When I was in school, my Mom used to stress on the importance of learning multiplication tables. She said - get these right and the rest of arithmetic will be easy as 1, 2 and 3.. I never mastered tables beyond 17, Perhaps thats why Math and I live under an uneasy truce.
She had something similar to say about cooking- learn a set of fundamental techniques and you will be on your way to becoming an accomplished cook. She emphasized things like prep work before the cooking aka mise en place, sautéing techniques, etc and the correct way to make Chai.
She believed that strong fundamentals would carry you a long way!
Growing up, I flitted in and out of the kitchen - Staying just long enough to sample the tasty tidbits but getting out before I could be assigned a chore! Had I lingered for a while more, I would have learned more about patterns.
As an undergrad in Pharmacy, I learnt the concepts of density, surface tension and elasticity and their importance while creating dosage forms. Many years later , on an odd day as I struggled with a slightly wet filling of a Puranpoli that I realized that I could successfully apply the same theories that I had learned in my Chemistry classes to practical uses at home. Similarly, salad dressings have never fazed me - I have to thank my pharmacy teachers for their lessons in welding a pestle and mortar to create stable emulsions.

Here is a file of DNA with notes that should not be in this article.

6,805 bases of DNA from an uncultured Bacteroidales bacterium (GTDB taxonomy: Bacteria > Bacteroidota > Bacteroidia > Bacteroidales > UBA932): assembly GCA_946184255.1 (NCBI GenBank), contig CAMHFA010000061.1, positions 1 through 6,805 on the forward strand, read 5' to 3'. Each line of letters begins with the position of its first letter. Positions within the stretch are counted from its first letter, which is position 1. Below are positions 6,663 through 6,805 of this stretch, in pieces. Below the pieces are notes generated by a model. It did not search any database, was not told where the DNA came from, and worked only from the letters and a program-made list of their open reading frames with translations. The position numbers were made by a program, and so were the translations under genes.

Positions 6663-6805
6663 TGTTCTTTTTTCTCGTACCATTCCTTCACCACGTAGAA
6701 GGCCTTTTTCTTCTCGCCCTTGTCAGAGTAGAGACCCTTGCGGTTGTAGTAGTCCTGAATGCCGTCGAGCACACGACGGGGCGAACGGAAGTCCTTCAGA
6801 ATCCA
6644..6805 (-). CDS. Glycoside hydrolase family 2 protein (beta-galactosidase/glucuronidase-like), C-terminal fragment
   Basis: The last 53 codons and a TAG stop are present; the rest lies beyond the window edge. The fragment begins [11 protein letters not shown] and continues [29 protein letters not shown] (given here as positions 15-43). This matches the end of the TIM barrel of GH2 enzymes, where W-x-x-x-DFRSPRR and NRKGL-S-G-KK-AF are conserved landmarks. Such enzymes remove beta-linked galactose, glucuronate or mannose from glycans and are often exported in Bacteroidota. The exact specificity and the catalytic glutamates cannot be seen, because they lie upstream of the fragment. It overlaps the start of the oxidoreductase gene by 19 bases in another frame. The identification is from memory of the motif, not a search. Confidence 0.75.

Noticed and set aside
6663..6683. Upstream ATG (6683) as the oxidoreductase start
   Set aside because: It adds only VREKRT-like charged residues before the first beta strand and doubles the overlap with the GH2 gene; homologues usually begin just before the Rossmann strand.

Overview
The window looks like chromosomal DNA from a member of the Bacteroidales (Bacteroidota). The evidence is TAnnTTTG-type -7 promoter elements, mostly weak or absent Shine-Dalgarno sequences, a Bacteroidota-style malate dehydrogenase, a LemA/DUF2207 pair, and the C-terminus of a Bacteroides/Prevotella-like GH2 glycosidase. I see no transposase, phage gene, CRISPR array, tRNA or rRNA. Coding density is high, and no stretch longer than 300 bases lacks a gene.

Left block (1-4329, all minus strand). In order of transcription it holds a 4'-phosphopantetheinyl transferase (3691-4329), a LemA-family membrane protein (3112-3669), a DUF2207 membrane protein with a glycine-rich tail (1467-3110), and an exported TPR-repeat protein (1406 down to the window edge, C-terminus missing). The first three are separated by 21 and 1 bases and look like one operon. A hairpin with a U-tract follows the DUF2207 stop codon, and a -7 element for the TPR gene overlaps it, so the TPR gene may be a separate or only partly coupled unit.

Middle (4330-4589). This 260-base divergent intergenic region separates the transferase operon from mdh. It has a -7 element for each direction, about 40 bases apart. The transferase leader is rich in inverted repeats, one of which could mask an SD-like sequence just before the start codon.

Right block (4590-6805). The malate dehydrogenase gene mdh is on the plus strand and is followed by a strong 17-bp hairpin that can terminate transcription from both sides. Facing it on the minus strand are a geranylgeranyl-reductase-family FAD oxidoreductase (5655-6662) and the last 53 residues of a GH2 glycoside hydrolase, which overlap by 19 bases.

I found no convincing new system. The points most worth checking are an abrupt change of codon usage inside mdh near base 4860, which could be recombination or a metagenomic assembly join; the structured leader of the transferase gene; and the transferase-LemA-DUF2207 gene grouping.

There is a seminal book in Computing called Design Patterns. The book is about recognizing and resolving common problem patterns that they might encounter. It is a book that most programmers will have read. It's value is in letting developers especially newcomers understand how not to expend their energies reinventing the wheel by using tried and tested methods to solve known issues. As I started cooking in earnest, the patterns inherent to cooking started becoming apparent. The fundamental sauces, The reason to use cold butter while making biscuits.. etc.
Cooking as I realized albeit late was much the same as Computing and Chemistry. It is just a matter of mastering the fundamentals and recognizing the patterns. Once you get a hang of these two steps, cooking, actually anything becomes easy as 1, 2, 3....